Something went wrong and we haven't been able to send your message yet.

The Exchange Remote Connectivity Analyzer tool passed all tests under "Outlook Connectivity".

Attempting to connect to the SMTP service on localhost results in the SMTP Error Code "421 4.3.2 Service not active".

This lead me to a previous blog post:

The Server Component States were inactive on all Exchange Services after the patch.

In my previous blog post, I used the following command to activate the component states.

Set-ServerComponentState -State Active -Requester Maintenance -Identity SERVER -Component ServerWideOffline

This however did not work... All components remained in the state Inactive.

To change the component states to Active, I needed to change the requester to Functional.

Boom we were back online!

Note: If Requester Maintenance doesn't work, try Functional istead.

Set-ServerComponentState -Identity Bentley-MAIL -Component ServerWideOffline -State Active -Requester Functional

Thursday, July 16, 2020

SMTP Namespace Sharing - How it differs in the Cloud

When you enter Hybrid with Microsoft Office 365, you establish a concept called SMTP Namespace sharing to allow mailboxes in the cloud and on-premises to share the same address space such as

Microsoft Exchange handles SMTP Namespace Sharing with Office 365 in a different manner to implementing SMTP Namespace Sharing with another Exchange Server or third party mail system.

In this blog post we are going to run through how to configure SMTP Namespace Sharing between an Exchange Server and another mail system, and then look at how SMTP Namespace Sharing works with Office 365.

Configuring SMTP Namespace Sharing

Before we talk about SMTP Namespace Sharing, we must first understand the concept of an Exchange Accepted Domain.  There are three types of Accepted Domains:
  • Authoritative Domains - This tells an Exchange Server that the "Exchange Organisation" has a recipient (in particular a mailbox) for that inbound email such as and it needs to deliver it locally.  All email address namespaces that your Exchange Servers receive email for need to be setup as Authoritative Accepted Domains.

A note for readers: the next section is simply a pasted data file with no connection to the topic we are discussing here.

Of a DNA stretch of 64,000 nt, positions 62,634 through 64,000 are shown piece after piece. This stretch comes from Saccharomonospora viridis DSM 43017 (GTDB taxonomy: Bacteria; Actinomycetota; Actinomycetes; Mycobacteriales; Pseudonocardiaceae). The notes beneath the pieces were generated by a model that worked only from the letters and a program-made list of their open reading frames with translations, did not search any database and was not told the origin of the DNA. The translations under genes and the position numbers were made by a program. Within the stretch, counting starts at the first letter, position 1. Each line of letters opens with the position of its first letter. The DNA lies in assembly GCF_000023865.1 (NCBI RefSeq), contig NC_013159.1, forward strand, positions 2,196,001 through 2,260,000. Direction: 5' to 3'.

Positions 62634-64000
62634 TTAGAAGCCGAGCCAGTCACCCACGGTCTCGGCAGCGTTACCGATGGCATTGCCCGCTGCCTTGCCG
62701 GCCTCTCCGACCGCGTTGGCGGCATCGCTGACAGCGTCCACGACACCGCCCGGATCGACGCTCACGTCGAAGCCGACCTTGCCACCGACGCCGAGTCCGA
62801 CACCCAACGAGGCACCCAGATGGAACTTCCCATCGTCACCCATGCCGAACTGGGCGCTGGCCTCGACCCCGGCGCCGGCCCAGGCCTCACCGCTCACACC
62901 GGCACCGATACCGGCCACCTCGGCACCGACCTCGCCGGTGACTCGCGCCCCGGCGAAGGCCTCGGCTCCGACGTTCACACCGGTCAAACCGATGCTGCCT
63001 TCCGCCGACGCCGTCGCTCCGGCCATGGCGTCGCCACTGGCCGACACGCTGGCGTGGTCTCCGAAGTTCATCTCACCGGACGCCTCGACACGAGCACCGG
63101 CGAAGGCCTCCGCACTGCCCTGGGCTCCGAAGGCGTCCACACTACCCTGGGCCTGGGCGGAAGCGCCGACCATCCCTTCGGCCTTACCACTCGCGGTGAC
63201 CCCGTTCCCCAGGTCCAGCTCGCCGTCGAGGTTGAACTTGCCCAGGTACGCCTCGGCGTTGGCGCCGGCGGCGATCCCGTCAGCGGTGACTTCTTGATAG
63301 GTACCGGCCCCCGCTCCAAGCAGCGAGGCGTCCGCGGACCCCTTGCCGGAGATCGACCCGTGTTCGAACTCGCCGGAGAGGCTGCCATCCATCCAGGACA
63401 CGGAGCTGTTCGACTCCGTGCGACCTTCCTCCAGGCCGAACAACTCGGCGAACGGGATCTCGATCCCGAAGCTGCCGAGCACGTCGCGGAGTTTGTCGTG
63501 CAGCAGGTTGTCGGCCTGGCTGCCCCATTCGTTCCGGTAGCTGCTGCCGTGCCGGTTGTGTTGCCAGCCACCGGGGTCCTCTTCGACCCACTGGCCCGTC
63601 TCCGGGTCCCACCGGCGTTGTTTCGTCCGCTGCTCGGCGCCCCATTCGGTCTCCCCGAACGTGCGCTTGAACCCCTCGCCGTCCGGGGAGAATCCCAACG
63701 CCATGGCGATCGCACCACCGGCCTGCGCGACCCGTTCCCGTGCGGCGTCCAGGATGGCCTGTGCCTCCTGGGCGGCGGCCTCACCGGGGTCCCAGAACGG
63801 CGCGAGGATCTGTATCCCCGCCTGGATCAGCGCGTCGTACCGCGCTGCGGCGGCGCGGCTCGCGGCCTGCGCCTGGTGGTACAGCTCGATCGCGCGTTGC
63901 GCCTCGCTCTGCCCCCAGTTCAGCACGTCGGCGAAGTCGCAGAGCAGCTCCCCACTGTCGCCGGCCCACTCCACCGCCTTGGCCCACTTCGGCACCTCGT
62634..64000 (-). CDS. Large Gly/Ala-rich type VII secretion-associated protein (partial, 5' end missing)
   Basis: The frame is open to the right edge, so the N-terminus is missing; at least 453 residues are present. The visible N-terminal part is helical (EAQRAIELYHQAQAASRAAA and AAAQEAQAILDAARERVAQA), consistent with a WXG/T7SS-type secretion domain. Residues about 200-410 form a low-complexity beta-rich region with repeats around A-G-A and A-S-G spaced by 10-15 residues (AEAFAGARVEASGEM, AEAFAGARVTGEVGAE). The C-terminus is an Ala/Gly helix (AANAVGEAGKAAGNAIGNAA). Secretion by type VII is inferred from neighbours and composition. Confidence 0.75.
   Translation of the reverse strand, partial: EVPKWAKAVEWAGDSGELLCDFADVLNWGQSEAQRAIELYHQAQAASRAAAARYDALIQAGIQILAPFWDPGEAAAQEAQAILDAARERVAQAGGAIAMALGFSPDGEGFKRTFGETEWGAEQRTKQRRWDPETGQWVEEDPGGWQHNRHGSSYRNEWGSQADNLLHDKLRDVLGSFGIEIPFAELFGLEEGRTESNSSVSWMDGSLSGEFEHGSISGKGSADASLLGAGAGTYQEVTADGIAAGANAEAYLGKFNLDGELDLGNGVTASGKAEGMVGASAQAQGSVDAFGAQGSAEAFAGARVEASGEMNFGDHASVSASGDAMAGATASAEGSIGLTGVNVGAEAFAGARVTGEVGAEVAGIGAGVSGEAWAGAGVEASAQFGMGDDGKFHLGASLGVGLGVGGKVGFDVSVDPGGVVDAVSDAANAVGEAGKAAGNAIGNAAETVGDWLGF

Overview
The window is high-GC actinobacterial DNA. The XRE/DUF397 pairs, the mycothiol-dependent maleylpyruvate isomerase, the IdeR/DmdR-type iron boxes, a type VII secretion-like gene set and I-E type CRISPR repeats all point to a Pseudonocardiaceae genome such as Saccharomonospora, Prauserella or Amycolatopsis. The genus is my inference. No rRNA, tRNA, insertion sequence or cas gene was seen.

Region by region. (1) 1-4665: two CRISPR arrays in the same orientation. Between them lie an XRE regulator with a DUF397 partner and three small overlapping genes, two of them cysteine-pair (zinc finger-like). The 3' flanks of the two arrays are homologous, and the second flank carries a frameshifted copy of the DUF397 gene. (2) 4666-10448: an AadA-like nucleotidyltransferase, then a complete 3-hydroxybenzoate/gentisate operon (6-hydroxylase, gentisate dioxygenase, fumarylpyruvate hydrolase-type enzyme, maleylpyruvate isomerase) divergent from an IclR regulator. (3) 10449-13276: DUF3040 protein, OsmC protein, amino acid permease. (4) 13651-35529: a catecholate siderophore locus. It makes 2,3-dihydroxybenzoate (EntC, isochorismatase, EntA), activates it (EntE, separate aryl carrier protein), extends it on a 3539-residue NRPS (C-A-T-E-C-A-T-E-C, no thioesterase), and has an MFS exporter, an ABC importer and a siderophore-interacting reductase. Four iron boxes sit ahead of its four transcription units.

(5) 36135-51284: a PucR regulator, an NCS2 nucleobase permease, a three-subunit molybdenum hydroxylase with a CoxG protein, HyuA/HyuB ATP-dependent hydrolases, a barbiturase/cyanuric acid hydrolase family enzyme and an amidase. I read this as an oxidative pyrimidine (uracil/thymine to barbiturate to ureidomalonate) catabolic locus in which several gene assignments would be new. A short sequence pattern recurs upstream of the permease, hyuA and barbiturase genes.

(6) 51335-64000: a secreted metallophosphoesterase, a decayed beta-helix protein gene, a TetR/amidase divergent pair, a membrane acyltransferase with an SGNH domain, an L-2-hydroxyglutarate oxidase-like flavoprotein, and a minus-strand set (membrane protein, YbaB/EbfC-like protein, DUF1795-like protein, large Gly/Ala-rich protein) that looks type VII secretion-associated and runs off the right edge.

• Internal Relay Domains - Internal Relay Domains are used when you share a domain between the Exchange organization and a third-party messaging system.  When an Exchange Server receives an email for an email address such as, it will look to see if a mailbox exists, else send it out a Send Connector.
  • External Relay Domains - No mailboxes exist on the Exchange Environment, send it out a send connector matching the address space.  You would use these if your Exchange Server is setup to perform mail cleansing at a transport layer most likely with a third party Transport Agent, then send the email on its way.

To configure SMTP Namespace Sharing, you would change the Accepted Domain to an "Internal Relay Domain" and then create a send connector.  An example config would look like this:

Set-AcceptedDomain -DomainType InternalRelay

New-SendConnector -Name "SMTP Namespace Sharing for" -Custom -AddressSpaces -SmartHosts -SourceTransportServers ExchangeServerFQDN

This will tell all Transport Servers in the Exchange Organisation to perform the following:
  1. Look in Active Directory to see if a mailbox exists, if it does route the email to the Mailbox Server and deliver it.
  2. If a mailbox doesn't exist, route it out a Send Connector to a remote mail environment for delivery instead of sending the typical 550 5.1.10 RESOLVER.ADR.RecipientNotFound error.

Configuring SMTP Namespace Sharing with Office 365

When you enable Hybrid Exchange using the Hybrid Configuration Wizard (HCW), SMTP Namespace sharing is setup differently.  After you move a mailbox to Exchange Online, it replaces the mailbox on-premises with a "Remote Mailbox" object.  These mailboxes can be viewed in the Exchange Admin Center as "Office 365" Mailboxes or with the following on-premises Exchange cmdlets:
  • Get-RemoteMailbox
  • Set-RemoteMailbox

Each of these Remote Mailboxes have a "Remote Routing Address" which looks like  If we look at one of the Remote Mailboxes in Exchange Admin Centre on-premises, we can see there is a new box to specify the Remote Routing Address.

Note: This can also be set using Set-RemoteMailbox "mailbox name" -RemoteRoutingAddress ""

In addition, SMTP Namespace Sharing does not require the Accepted Domain be changed to an "Internal Relay Domain".  It should stay "Authoritative" due to these Remote Mailbox objects.

How the Remote Routing Address is Set

By default, when you run Hybrid Configuration Wizard and move a mailbox to Office 365, the Remote Routing Address is set automatically and you never need to touch/look at this value.

We had an incident however for a customer where the Remote Routing Address was getting automatically set to the users primary domain name, not the Office 365 SMTP namespace.